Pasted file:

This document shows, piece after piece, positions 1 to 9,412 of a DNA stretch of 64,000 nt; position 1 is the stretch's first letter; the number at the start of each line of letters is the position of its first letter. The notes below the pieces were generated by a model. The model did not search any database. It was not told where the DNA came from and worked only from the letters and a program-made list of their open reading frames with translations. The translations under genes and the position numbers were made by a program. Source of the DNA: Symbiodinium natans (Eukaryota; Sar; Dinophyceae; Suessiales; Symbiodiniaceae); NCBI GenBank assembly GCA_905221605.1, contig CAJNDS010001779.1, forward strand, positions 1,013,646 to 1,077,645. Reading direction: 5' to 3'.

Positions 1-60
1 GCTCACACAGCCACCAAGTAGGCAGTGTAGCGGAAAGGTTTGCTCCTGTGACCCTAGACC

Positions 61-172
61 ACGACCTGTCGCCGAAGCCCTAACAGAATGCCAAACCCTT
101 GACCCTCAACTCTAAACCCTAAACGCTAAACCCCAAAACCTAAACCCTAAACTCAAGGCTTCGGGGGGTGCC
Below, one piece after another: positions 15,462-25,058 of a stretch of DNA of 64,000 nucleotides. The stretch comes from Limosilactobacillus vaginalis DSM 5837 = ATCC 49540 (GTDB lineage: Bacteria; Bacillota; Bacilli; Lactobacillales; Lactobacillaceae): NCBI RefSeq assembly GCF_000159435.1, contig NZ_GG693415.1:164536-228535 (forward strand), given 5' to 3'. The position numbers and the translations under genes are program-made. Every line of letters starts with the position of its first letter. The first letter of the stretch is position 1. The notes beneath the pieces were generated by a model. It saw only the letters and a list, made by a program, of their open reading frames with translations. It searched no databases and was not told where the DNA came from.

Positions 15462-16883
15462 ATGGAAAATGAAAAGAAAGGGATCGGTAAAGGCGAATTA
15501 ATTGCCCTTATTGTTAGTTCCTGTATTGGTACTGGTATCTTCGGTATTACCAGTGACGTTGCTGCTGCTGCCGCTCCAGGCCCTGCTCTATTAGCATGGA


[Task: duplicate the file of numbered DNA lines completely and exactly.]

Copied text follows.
This document shows, piece after piece, positions 1 to 9,412 of a DNA stretch of 64,000 nt; position 1 is the stretch's first letter; the number at the start of each line of letters is the position of its first letter. The notes below the pieces were generated by a model. The model did not search any database. It was not told where the DNA came from and worked only from the letters and a program-made list of their open reading frames with translations. The translations under genes and the position numbers were made by a program. Source of the DNA: Symbiodinium natans (Eukaryota; Sar; Dinophyceae; Suessiales; Symbiodiniaceae); NCBI GenBank assembly GCA_905221605.1, contig CAJNDS010001779.1, forward strand, positions 1,013,646 to 1,077,645. Reading direction: 5' to 3'.

Positions 1-60
1 GCTCACACAGCCACCAAGTAGGCAGTGTAGCGGAAAGGTTTGCTCCTGTGACCCTAGACC

Positions 61-172
61 ACGACCTGTCGCCGAAGCCCTAACAGAATGCCAAACCCTT
101 GACCCTCAACTCTAAACCCTAAACGCTAAACCCCAAAACCTAAACCCTAAACTCAAGGCTTCGGGGGGTGCC
Below, one piece after another: positions 15,462-25,058 of a stretch of DNA of 64,000 nucleotides. The stretch comes from Limosilactobacillus vaginalis DSM 5837 = ATCC 49540 (GTDB lineage: Bacteria; Bacillota; Bacilli; Lactobacillales; Lactobacillaceae): NCBI RefSeq assembly GCF_000159435.1, contig NZ_GG693415.1:164536-228535 (forward strand), given 5' to 3'. The position numbers and the translations under genes are program-made. Every line of letters starts with the position of its first letter. The first letter of the stretch is position 1. The notes beneath the pieces were generated by a model. It saw only the letters and a list, made by a program, of their open reading frames with translations. It searched no databases and was not told where the DNA came from.

Positions 15462-16883
15462 ATGGAAAATGAAAAGAAAGGGATCGGTAAAGGCGAATTA
15501 ATTGCCCTTATTGTTAGTTCCTGTATTGGTACTGGTATCTTCGGTATTACCAGTGACGTTGCTGCTGCTGCCGCTCCAGGCCCTGCTCTATTAGCATGGA